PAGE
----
Sunday, November 06, 2005

Buying below market value - is it a myth?


"The housing market is well known for its snappy abbreviations. The latest phenonema described in three letters is the apparent successful purchasing of property at BMV, (below market value). The property is then either rented out or flipped, a term used to describe re-selling the property quickly for a modest profit.

Many purchasers obtain property at reductions by preying on distressed sellers. In fact some purchasers have actively begun to market their desire to buy. Small advertisments in the property sections of local newspapers are a popular method. Usually highlighting that the purchaser is a cash buyer and can help stop the threat of repossession. Typically the buyer will advertise that they are willing to pay approx.10% below the current market value, a value that they set in negotiation with the vendor.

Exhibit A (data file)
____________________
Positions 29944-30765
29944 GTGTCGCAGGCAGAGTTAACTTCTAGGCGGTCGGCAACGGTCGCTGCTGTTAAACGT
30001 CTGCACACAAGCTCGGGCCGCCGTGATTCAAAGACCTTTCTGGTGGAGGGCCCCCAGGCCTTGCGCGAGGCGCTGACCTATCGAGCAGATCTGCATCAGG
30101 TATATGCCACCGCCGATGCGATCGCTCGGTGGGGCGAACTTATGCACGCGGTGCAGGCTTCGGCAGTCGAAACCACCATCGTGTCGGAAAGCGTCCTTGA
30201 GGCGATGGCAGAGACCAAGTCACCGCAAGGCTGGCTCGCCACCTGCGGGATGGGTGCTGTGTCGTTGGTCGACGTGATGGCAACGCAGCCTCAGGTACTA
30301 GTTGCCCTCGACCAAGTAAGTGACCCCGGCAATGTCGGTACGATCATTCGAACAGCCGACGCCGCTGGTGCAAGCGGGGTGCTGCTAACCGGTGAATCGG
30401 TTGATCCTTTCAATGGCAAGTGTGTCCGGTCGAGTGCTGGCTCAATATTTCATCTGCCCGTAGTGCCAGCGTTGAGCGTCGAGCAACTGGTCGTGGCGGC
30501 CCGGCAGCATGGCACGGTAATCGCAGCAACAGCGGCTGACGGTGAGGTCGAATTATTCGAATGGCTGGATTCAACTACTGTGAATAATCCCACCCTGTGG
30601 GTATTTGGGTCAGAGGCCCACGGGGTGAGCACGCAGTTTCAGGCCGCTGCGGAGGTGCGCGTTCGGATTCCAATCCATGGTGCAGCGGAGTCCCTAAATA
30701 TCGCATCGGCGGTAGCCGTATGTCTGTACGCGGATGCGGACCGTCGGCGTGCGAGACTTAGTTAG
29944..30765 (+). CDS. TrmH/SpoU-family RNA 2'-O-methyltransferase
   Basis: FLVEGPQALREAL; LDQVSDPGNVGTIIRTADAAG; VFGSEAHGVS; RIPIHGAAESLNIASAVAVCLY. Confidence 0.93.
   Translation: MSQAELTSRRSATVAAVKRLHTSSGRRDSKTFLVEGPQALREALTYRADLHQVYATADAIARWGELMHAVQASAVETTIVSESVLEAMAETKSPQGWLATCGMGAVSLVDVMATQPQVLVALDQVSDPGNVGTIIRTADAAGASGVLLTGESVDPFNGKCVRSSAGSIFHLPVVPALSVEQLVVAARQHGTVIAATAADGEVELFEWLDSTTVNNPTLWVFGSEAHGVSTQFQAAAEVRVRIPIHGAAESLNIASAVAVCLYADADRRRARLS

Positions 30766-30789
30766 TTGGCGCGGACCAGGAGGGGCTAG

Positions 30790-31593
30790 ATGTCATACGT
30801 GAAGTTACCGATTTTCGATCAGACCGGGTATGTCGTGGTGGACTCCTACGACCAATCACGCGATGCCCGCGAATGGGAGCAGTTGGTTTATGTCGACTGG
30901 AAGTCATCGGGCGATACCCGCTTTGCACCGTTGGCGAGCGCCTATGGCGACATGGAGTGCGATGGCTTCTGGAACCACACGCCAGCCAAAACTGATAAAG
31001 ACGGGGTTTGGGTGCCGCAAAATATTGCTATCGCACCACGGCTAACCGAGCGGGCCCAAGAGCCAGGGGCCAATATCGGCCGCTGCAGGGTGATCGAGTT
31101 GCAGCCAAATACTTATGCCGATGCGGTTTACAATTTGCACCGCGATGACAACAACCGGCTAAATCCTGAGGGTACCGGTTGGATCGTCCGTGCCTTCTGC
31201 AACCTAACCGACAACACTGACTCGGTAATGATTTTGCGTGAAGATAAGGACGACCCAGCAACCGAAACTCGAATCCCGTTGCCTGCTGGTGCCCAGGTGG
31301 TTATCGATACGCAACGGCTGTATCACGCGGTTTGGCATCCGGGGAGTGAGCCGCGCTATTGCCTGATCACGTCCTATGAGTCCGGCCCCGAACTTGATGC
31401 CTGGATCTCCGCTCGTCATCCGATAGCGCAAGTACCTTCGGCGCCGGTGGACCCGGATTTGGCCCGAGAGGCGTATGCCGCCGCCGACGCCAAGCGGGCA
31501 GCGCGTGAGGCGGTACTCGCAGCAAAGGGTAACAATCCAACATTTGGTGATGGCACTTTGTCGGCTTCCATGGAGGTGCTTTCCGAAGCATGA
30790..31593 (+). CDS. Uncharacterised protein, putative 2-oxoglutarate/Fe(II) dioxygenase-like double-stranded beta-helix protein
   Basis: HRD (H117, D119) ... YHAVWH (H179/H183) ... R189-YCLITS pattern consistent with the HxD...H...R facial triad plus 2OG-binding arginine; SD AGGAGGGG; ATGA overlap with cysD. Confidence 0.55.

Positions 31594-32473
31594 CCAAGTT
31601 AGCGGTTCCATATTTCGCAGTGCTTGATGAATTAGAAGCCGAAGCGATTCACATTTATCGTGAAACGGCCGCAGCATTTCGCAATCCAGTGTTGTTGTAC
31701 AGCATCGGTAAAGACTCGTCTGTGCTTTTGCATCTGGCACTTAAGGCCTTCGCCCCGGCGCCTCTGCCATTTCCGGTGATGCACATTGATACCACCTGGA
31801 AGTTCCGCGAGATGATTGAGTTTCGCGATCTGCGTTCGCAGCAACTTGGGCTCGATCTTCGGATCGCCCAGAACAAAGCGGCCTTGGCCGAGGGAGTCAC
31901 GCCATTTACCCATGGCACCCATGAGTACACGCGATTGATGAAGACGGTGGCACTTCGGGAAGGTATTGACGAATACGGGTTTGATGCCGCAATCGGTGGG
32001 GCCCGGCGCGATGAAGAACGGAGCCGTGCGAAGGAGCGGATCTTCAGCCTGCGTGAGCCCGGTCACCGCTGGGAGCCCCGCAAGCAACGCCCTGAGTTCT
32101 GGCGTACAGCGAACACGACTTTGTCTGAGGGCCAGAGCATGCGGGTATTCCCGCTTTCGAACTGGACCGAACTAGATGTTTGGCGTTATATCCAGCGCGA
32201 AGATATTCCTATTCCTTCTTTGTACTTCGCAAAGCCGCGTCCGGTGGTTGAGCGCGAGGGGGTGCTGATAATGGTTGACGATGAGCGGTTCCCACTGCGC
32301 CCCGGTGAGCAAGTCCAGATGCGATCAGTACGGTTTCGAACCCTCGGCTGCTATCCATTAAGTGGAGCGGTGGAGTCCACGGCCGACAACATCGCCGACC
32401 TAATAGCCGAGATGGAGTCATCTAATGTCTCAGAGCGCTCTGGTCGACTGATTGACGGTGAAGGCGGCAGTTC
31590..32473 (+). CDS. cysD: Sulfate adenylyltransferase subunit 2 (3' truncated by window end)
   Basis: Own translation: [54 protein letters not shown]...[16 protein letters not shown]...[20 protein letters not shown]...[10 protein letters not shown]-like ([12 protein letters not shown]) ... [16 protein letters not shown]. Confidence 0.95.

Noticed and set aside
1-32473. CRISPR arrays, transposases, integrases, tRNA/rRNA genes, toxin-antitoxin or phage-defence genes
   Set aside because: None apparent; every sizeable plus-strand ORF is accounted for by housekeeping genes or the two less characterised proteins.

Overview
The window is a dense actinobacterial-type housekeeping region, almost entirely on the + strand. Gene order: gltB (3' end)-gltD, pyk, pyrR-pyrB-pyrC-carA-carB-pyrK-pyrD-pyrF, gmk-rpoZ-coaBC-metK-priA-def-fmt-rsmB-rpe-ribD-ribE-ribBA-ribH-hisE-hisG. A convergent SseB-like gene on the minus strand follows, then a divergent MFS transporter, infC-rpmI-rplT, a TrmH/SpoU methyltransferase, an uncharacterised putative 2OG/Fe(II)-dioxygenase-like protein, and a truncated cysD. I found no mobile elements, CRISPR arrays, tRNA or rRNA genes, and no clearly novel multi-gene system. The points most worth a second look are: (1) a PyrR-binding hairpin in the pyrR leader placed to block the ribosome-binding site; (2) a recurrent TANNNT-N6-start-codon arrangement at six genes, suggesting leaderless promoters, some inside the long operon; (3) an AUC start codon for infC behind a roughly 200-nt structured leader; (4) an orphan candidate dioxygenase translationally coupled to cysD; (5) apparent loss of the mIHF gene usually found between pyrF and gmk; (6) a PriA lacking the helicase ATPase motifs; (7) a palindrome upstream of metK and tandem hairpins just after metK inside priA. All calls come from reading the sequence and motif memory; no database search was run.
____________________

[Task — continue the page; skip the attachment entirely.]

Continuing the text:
There are inherent problems with this method of purchase and the resulting position the re-seller may find themselves in. Firstly in establishing a price there are few benchmarks for comparison. There is no trade data available, other than the various reports available and searching price databases for similar properties, to establish what a below market price for the property actually is. Even the most experienced surveyors are struggling to agree valuations in the current climate.

If the adage of the house is only worth what someone is prepared to pay for it is reliable, then this would surely suggest that the BMV figure is irrelevant. The BMV price is in fact the true value. An argument could be put forward that the purchaser is simply helping to chase values down."

Now I don't know where the 10% figure comes from since anyone seriously involved in property development would be looking for a much bigger reduction. In fact, the average buying price in today's market is only 93% of the asking price - already a 7% reduction. The real point is that you have to follow up a lot of properties (20 to 100) that are being put on the market by distressed sellers to enable you to find a real bargain that will make you money when you renovate and sell.

To find out how a professional property developer finds bargain properties click here.

Chris Bell



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